CompSci 290.2
Spring 2018
Web Application Development


Lecture meets on Monday and Wednesday from 4:40-5:55pm in Sociology-Psychology room 130

Class attendance is required as class time will often involve participatory exercises. You will also be expected to do a significant amount of reading, coding, and debugging outside of class time.


Professor Duvall

Professor Robert Duvall

  • LSRC room D228
  • rcd AT cs DOT duke DOT edu
  • Office Hours: Tuesdays 3-4pm, Wednesdays 3-4pm
    I am generally not available during the weekend
  • Drop-in policy: Feel free to come in whenever my office door is open; you may also make an appointment via email.
TA Chengkang Xu Graduate TA Chengkang Xu
  • North room N003
  • cx88 AT cs DOT duke DOT edu
  • Office Hours: Fridays 2-3pm
  • outside LSRC room D344
  • Drop-in policy: You may make an appointment via email.
Undergraduate TAs Office Hours in Old Chemistry room 123
Alex Gottwald
Robyn Kwok
Zachary Marion
Robert Steilberg
Christine Zhou

Email is the best way to contact the course staff if you have a personal concern. When using email, please put CompSci 290 at the start of your subject line to help ensure that your email gets past our spam filters and is delivered correctly. If you send us an email and do not get a response within 24 hours, we probably did not receive it. In general, you should only email us about administrative aspects of the course; questions about course content are better made using the course Discussion Board since it is seen by more people.

Our goal is simple: to help you learn — both inside and outside the classroom. If you have questions, we want to answer them. We hold office hours regularly for the purpose of helping you, either one-on-one or in small groups. No matter how busy we may look, during office hours, you have priority over everything else. If you cannot make the office hours listed above, please use email to set up an appointment — do not put it off.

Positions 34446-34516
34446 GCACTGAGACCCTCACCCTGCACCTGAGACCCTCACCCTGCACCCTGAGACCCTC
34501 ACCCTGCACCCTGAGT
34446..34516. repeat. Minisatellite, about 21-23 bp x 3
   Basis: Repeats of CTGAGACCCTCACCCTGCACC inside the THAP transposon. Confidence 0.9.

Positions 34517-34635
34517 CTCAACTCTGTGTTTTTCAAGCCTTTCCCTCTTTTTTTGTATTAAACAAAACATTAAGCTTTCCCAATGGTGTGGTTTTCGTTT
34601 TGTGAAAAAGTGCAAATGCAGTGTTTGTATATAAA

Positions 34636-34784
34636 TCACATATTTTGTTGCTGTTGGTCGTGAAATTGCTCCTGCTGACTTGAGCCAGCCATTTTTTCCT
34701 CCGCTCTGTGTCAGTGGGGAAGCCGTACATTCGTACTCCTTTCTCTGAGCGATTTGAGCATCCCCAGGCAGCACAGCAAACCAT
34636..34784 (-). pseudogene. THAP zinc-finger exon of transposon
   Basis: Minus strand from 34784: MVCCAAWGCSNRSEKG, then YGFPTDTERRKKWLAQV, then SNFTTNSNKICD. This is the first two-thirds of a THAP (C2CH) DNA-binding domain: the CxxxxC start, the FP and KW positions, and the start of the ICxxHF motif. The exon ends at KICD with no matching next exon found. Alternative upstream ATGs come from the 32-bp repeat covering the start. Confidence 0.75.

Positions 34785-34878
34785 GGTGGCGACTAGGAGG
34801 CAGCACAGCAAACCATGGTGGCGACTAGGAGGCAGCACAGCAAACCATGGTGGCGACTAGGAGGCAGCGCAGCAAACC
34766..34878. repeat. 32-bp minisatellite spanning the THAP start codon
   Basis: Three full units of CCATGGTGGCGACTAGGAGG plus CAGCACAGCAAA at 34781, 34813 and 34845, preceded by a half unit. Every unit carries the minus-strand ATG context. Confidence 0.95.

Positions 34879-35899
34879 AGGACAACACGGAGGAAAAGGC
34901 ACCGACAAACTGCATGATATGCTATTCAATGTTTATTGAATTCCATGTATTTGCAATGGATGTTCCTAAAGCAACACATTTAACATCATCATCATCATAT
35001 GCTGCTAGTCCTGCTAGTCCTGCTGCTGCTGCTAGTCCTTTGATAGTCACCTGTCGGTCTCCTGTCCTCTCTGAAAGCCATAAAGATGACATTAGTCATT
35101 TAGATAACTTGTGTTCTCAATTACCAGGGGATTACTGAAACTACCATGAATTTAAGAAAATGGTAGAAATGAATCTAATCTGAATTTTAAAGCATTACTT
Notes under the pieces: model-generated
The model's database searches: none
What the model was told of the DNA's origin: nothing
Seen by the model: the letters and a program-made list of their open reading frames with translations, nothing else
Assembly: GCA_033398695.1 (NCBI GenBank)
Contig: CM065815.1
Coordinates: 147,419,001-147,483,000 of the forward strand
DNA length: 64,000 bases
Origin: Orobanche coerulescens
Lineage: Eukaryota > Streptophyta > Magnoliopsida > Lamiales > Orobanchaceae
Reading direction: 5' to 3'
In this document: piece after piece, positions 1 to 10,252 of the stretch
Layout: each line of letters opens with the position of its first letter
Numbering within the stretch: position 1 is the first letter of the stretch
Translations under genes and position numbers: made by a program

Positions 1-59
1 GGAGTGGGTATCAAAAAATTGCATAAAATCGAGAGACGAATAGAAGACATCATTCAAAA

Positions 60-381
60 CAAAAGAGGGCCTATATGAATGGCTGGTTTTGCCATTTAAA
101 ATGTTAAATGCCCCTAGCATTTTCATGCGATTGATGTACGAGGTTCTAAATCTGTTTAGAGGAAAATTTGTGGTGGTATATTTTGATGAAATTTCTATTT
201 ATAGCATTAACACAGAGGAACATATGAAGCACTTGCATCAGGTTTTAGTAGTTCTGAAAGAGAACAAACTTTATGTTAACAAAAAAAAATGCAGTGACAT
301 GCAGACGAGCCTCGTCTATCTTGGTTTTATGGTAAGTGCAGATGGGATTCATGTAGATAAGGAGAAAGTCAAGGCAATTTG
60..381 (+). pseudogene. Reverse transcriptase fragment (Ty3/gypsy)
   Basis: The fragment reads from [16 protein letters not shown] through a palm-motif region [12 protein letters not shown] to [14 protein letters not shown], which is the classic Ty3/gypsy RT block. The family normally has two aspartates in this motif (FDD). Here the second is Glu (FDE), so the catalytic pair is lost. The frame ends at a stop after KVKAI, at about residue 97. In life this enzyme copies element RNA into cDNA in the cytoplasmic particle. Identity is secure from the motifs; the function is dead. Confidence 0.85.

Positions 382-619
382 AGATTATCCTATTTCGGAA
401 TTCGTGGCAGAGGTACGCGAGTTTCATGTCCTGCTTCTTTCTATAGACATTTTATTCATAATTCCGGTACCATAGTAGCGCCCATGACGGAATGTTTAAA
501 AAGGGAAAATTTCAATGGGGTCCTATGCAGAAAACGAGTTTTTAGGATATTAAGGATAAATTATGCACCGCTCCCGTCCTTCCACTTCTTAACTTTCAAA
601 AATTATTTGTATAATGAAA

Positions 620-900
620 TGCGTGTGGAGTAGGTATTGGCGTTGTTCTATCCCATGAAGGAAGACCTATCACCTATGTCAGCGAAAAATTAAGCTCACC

Most of the readings assigned during the semester will be excerpts from books or online articles. There is also a lot of information available online.

In general you should do the assigned readings in order to be prepared to ask and answer questions in class. If you have looked at material before it is discussed in class you will get much more out of the class discussion. Although time will be given at the beginning of lecture for you to ask questions about the reading, the majority of the lecture will be an extension of the reading, not a summary.


This project-based course covers the development of interactive web applications. Each of the projects and in-class activities is based on some existing product used as a case study. During the first half of the semester you will have a number of small homework assignments, starting with a simple web application and moving onto increasingly complex programs. The second half of the course will focus on a larger project, in which you will design and implement a substantial dynamic web site of your choice as part of a project team. At the end of the semester you will demonstrate your web site to the course staff.

Grading is done on an absolute, but adjustable scale. This means that there is no curve and thus need to compete with your fellow classmates. Anyone earning 90% or more of the total number of points available will receive a grade in the A range; 80% or more guarantees a grade in the B range, 70% or more guarantees a grade in the C range, 60% or more guarantees a grade in the D range. This scale may slide down, but it will not go up.

Lab projects 30%
Programming projects 30%
Final Project 40%

The final project is a larger group project that will be completed by 2-3 students and must be handed in before the course's scheduled exam time, Tuesday, May 2 at 2pm. Since this project will be built in stages, it will not be possible to change your final project groups once they have been chosen. Your final project will be presented in an open session in which I will invite everyone in the Computer Science department.

The programming projects will provide a lot of room for you to express some creativity and go beyond the basic specification. To earn an A grade on these projects, you must do more than merely meet the requirements, you must go beyond them. In order to earn an A+ you must do several optional parts of assignments and exceed expectations in general. Note, any extra credit features that you add will not be counted unless you get the basics working first. For some assignments the class will vote on the best results in several categories.